The Blackboard Teaching and Learning conference brings together like-minded people from across the UK and Europe, allowing for valuable conversations otherwise not had. Focusing specifically on the Blackboard range of products the conference allows attendees to really get down to the nitty gritty of how the tools work – and increasingly, how they integrate with the wider world of the web. This was the largest European conference for Blackboard so far, attended by over 250 delegates. As always at these events, the offline conversations were at least as valuable as the presented sessions, but it also provided a great opportunity for us to have some face to face time with Blackboard representatives to find out what they’re up to, and what Blackboard is planning for the future.
The conference was held at Plantijn Hogeschool in Antwerp, Belgium, maintaining the Blackboard tradition of alternating between UK and European locations. The city of diamonds and champagne was not looking its best, due to excessive roadworks and questionable weather, but the conference itself had a real sense of positivity, both from Blackboard and from the attendees. With the majority of clients over the ‘hump’ of the version 9 upgrade, the consensus seemed to be that the Blackboard platform is stable and less buggy, allowing its users (and admins!) to actually start getting excited about some of the great new features coming up. The positive vibe was started off with an inspiring keynote from Dr. Cor N. A. Molenaar, who reminded us about the reasons we do what we do – the pace of change, student expectation and the way in which ideas forming ‘the future’ of the digital marketplace are very much in the present.
The big Blackboard news of recent months was quite lightly handled by Ray Henderson in his keynote. The acquisition of Moodlerooms and NetSpot will form the foundation for the new Blackboard Education Open Source Services, and the contribution of Blackboard expertise to this community could be considerable, although it’s still unclear how the commercial / open source balance will be handled in practice. The proposed model seems to be a pick and mix one, where you could have Moodle as your VLE, but add in any of the Blackboard tools to it, including hosting, support services, and specific toolsets like Collaborate. This would certainly allow for greater choice, and importantly there was also reassurance that Blackboard Learn remains the flagship product and that the acquisition would not impact negatively on the development of the core VLE.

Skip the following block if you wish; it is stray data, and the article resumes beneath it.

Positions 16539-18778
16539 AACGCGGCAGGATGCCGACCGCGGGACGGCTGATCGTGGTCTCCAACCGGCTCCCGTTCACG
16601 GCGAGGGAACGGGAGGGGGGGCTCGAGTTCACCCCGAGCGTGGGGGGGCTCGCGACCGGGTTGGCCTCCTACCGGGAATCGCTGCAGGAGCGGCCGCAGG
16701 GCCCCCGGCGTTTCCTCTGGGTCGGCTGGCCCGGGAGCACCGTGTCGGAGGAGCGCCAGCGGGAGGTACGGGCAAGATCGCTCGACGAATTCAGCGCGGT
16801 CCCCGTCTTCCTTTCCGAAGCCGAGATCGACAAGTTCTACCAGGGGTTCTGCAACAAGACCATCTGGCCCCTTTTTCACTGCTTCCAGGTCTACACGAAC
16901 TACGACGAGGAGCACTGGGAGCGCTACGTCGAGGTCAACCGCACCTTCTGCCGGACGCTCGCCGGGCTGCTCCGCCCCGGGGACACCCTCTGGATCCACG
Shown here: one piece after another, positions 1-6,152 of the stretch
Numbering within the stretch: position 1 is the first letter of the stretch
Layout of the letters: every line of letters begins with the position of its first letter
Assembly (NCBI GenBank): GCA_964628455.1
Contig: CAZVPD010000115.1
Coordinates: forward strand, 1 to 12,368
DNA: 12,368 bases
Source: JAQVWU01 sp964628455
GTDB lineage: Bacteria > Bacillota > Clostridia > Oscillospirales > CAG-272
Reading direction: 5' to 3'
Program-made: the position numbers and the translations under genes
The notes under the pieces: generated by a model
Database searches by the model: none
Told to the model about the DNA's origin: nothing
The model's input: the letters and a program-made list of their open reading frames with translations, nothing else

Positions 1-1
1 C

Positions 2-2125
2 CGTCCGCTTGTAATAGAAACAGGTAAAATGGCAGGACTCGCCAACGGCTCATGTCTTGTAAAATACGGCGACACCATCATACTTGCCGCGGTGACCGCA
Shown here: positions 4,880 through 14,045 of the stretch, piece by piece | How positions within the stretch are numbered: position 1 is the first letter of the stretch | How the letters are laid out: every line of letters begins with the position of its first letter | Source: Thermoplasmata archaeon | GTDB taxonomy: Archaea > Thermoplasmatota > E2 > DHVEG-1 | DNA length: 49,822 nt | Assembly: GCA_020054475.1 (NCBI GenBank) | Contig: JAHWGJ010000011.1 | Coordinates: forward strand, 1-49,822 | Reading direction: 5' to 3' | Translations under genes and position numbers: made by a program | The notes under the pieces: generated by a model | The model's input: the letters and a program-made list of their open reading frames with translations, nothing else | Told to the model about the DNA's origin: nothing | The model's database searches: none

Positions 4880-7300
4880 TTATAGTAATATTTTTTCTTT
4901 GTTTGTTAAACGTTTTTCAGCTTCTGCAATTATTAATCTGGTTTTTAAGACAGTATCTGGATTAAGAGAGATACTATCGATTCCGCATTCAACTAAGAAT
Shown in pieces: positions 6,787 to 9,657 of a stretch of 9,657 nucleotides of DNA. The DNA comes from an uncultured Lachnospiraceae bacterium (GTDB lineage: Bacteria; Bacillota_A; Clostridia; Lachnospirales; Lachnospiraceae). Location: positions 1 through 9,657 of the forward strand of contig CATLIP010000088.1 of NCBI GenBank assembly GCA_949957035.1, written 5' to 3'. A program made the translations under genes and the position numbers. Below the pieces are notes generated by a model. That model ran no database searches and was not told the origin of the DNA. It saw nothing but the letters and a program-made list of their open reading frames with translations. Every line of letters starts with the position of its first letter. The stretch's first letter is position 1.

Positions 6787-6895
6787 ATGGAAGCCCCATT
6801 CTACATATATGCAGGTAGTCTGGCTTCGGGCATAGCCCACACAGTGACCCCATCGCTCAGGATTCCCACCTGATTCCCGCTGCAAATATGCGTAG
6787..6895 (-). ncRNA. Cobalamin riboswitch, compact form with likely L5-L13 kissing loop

Blackboard also showed the now customary ‘report card’, again indicating improvements in their response times for support calls logged by users. As always though, there was less information on how they arrive at the statistics, and perhaps room to debate whether fast closure of support cases is equivalent to fast solutions to support issues…
In terms of Blackboard product development, service packs 8 and 10 are definitely creating anticipation. Service Pack 8, already live, provides a long awaited refresh of the Learn interface, and is very much aimed at improving elements of the core product rather than introducing big new features. There are improvements to navigation between courses, to assessment tools (the introduction of negative marking, for instance), and to activity reporting, as well as the introduction of standards alignment (the ability to allocate a learning outcome to a piece of content or assessment), devolved permissions for users and tools (known as ‘institutional hierarchies’) and a new authentication framework for Shibboleth and Central Authentication Service (CAS).